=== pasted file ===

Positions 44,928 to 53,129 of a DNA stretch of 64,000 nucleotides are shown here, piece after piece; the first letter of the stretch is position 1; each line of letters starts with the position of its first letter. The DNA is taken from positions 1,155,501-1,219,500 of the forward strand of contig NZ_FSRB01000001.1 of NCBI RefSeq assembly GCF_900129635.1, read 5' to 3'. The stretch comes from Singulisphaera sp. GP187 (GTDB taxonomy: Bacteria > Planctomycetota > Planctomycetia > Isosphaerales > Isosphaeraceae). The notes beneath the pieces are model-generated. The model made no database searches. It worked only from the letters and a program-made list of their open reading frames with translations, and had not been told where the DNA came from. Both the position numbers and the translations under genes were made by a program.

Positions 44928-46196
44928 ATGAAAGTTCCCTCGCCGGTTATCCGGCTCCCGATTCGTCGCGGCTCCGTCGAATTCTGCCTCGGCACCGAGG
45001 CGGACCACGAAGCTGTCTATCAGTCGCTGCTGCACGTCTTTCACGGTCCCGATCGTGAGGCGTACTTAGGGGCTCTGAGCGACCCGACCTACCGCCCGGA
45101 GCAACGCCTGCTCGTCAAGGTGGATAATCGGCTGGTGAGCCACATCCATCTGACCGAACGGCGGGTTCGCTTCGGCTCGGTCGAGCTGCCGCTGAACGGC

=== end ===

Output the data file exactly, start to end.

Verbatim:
Positions 44,928 to 53,129 of a DNA stretch of 64,000 nucleotides are shown here, piece after piece; the first letter of the stretch is position 1; each line of letters starts with the position of its first letter. The DNA is taken from positions 1,155,501-1,219,500 of the forward strand of contig NZ_FSRB01000001.1 of NCBI RefSeq assembly GCF_900129635.1, read 5' to 3'. The stretch comes from Singulisphaera sp. GP187 (GTDB taxonomy: Bacteria > Planctomycetota > Planctomycetia > Isosphaerales > Isosphaeraceae). The notes beneath the pieces are model-generated. The model made no database searches. It worked only from the letters and a program-made list of their open reading frames with translations, and had not been told where the DNA came from. Both the position numbers and the translations under genes were made by a program.

Positions 44928-46196
44928 ATGAAAGTTCCCTCGCCGGTTATCCGGCTCCCGATTCGTCGCGGCTCCGTCGAATTCTGCCTCGGCACCGAGG
45001 CGGACCACGAAGCTGTCTATCAGTCGCTGCTGCACGTCTTTCACGGTCCCGATCGTGAGGCGTACTTAGGGGCTCTGAGCGACCCGACCTACCGCCCGGA
45101 GCAACGCCTGCTCGTCAAGGTGGATAATCGGCTGGTGAGCCACATCCATCTGACCGAACGGCGGGTTCGCTTCGGCTCGGTCGAGCTGCCGCTGAACGGC